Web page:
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In the care of wounds, the two most important objectives are first to stop the bleeding, and then to prevent infection. Since wounds are painful to the dog, be prepared to restrain or muzzle before you treat the wound.

Control of Bleeding

Bleeding may he arterial (the spurting of bright red blood), or venous (oozing of dark red blood), or sometimes both. Do not wipe a wound that has stopped bleeding. This will dislodge the clot. Don't pour hydrogen peroxide on a fresh wound. Bleeding then will he difficult to control.

The two methods used to control bleeding are the pressure dressing and the tourniquet:

The Pressure Dressing: Take several pieces of clean or sterile gauze, place them over the wound and bandage snugly. Watch for swelling of the limb below the pressure pack. This indicates impaired circulation. The bandage must be loosened or removed.
Treating the Wound

All wounds are contaminated with dirt and bacteria. Proper care and handling will prevent some infections. Before handling a wound, make sure your hands and instruments are clean. Starting at the edges of a fresh wound, clip the hair back to enlarge the area. Cleanse the edges of the wound with a damp gauze or pad. Irrigate the wound with clean tap water. Apply antibiotic ointment. Bandage as described below.

Older wounds with a covering of pus and scab are cleansed with an atibacterial or a surgical soap. Blot dry. Apply antibiotic ointment and bandage as described below.

Dressings over infected wounds should be changed frequently to aid in the drainage of pus, and to allow you to apply fresh ointment.

Fresh lacerations over one-half inch long should be sutured to prevent infection, minimize scarring and speed healing. Wounds over twelve hours old are quite likely to be infected. Suturing is questionable.

Bites are heavily contaminated wounds. Often they are puncture wounds. They are quite likely to get infected. They should not be sutured. Antibiotics are indicated.

With all animal bites, the possibility of rabies should be kept in mind (see Infectious Diseases: Rabies).


The equipment you will need is listed in the Home Emergency and Medical Kit, in the photo at the beginning of this chapter.

Foot and Leg Bandages. To bandage the foot, place several sterile gauze pads over the wound. Insert cotton balls between the toes and hold in place with adhesive tape looped around the bottom of the foot and back across the top until the foot is snugly wrapped.

- A method of applying a foot bandage for a lacerated pad. Tape loosely to allow good circulation. (J. Clawson)

- A sock slipped over a gauze square is a good bandage for ease of dressing change.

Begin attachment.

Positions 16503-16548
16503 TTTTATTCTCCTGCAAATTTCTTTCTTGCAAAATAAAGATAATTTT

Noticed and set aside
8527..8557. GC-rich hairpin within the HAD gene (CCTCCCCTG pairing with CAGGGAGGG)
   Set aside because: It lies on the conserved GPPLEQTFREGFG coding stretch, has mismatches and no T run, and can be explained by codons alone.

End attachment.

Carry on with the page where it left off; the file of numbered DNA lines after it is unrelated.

For leg wounds, begin by wrapping the foot as described. Then cover the wound with several sterile gauze pads and hold in place with strips of adhesive tape. Wrap the tape around the leg but don't overlap it so that the tape sticks to the hair. This keeps the dressing from sliding up and down, as often happens when a roll gauze bandage is used. Flex the knee and foot several times to be sure the bandage is not too tight and there is good circulation and movement at the joints.

When a dressing is to be left in place for some time, cheek on it every few hours to be sure the foot is not swelling. If there is any question about the sensation or circulation to the foot, loosen the dressing.

Many-Tailed Bandage. This bandage is used to protect the skin of the neck or abdomen from scratching and biting and to hold dressings in place. It is made by taking a rectangular piece of linen and cutting the sides to make tails. Tie the tails together over the back to hold it in place.

A many-tailed bandage may be used to keep puppies from nursing infected breasts.

Eye Bandage. At times your veterinarian may prescribe an eye bandage in the treatment of an eye ailment. Place a sterile gauze square over the affected eye and hold it in place by taping around the head with one inch adhesive. Be careful not to get the tape too tight. Apply the dressing so that the ears are free.

You may be required to change the dressing from time to time to apply medication to the eye.

The ear bandage is discussed in the chapter EARS.

Elizabethan Collar - An Elizabethan Collar, named for the high neck ruff popular in the reign of Queen Elizabeth. It is a useful device to keep a dog from scratching at the ears and biting at a wound or skin problem. They are recommended for certain disorders discussed in the SKIN chapter. They can be purchased from some veterinarians or pet stores, or can be made from plastic and cardboard. Plastic Flowerpots, wastebaskets and buckets work well.

- Many tailed bandage. (J. Clawson)

- Eye bandage, properly applied. (J. Clawson)

- Elizabethan Collar. (J. Clawson)
The size of the collar if tailored to the dog Cut just enough out of the bottom to let the dog's head slip through, then fasten the device to a leather collar by strings passed through holes punched in the sides of the plastic. The neck of the collar should be short enough to let the dog eat and drink. Most dogs adjust to them quite well after a few minutes. Others won't eat or drink with the collar in place. In that case, temporarily remove the collar.